Port of San Diego

San Diego, CA

Key Facts

There are nearly 800 businesses located on the Port’s dynamic waterfront, including the San Diego Convention Center, two cargo terminals, two cruise terminals, 17 major hotels and resorts, 20 marinas and yacht clubs, and 70 restaurants.

By the Numbers: In 2019 alone, the Port of San Diego’s trade totaled $7.15 billion, including $933 million in exports and $6.22 billion in imports.

Top Exports in 2019

  • Computer chips
  • Photo-sensitive semi-conductors
  • Civilian aircraft parts

Top Imports in 2019

  • Passenger vehicles
  • Commercial vehicles
  • Bananas, plantains

Top Trading Countries in 2019

  • Japan
  • Germany
  • South Korea

About the Port

The Port of San Diego manages San Diego Bay and 34 miles of its beautiful, natural waterfront for the people of California. The Port was established in 1962 under the Port Act and is charged with implementing the Tidelands Trust Doctrine.

For over fifty years, the Port’s five member cities – Chula Vista, Coronado, Imperial Beach, National City and San Diego – have worked together to develop and promote commerce, navigation, recreation and fisheries on and around San Diego Bay. Self-funded, the Port contributes billions annually to San Diego’s economy, benefiting the community, local businesses and employees. Businesses at the Port provide thousands of well-paying jobs, supporting individuals and families throughout the region. Each year, millions of people enjoy a remarkable way of life offered by San Diego Bay and its waterfront communities.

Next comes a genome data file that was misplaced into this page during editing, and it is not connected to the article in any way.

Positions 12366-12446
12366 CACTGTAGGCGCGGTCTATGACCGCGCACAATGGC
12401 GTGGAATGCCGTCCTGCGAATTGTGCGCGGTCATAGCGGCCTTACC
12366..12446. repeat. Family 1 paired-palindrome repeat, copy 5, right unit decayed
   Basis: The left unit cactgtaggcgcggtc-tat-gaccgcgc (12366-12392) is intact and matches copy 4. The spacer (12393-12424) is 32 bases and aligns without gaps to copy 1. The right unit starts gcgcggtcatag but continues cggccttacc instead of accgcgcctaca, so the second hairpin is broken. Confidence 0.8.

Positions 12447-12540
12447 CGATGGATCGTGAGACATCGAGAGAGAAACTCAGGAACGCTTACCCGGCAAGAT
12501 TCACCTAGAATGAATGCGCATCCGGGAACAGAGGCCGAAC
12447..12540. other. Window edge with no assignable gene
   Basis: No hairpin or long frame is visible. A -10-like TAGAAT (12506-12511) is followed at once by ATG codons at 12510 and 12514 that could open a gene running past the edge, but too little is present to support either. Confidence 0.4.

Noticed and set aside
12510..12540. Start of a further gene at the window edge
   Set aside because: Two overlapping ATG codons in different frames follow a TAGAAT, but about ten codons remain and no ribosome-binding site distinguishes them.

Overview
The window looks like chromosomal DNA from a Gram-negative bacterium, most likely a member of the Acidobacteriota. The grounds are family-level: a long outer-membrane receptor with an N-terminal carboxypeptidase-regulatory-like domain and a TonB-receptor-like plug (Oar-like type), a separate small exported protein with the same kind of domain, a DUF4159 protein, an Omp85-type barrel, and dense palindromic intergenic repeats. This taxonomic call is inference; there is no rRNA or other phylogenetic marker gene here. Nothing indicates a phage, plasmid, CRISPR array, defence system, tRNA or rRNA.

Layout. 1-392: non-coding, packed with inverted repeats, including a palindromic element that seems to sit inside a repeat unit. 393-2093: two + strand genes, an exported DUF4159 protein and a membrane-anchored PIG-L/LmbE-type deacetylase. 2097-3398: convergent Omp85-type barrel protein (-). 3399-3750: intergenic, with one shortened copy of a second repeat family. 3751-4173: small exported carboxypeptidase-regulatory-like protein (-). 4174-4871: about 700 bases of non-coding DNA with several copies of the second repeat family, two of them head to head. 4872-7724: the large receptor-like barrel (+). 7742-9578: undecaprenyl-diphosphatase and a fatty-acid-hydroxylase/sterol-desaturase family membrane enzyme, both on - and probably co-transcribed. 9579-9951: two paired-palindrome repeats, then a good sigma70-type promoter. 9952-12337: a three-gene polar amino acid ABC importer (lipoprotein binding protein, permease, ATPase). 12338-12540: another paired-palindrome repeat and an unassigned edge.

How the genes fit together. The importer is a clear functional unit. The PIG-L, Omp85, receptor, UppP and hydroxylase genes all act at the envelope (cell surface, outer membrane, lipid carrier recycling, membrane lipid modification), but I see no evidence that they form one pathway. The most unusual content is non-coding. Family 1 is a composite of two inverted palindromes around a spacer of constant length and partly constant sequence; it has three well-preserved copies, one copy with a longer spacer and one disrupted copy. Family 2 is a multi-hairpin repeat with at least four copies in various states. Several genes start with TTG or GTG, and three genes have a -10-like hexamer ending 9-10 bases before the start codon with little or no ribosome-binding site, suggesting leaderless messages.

The Port oversees two maritime cargo terminals, two cruise ship terminals, 22 public parks, the Harbor Police Department and the leases of hundreds of tenant and subtenant businesses around San Diego Bay.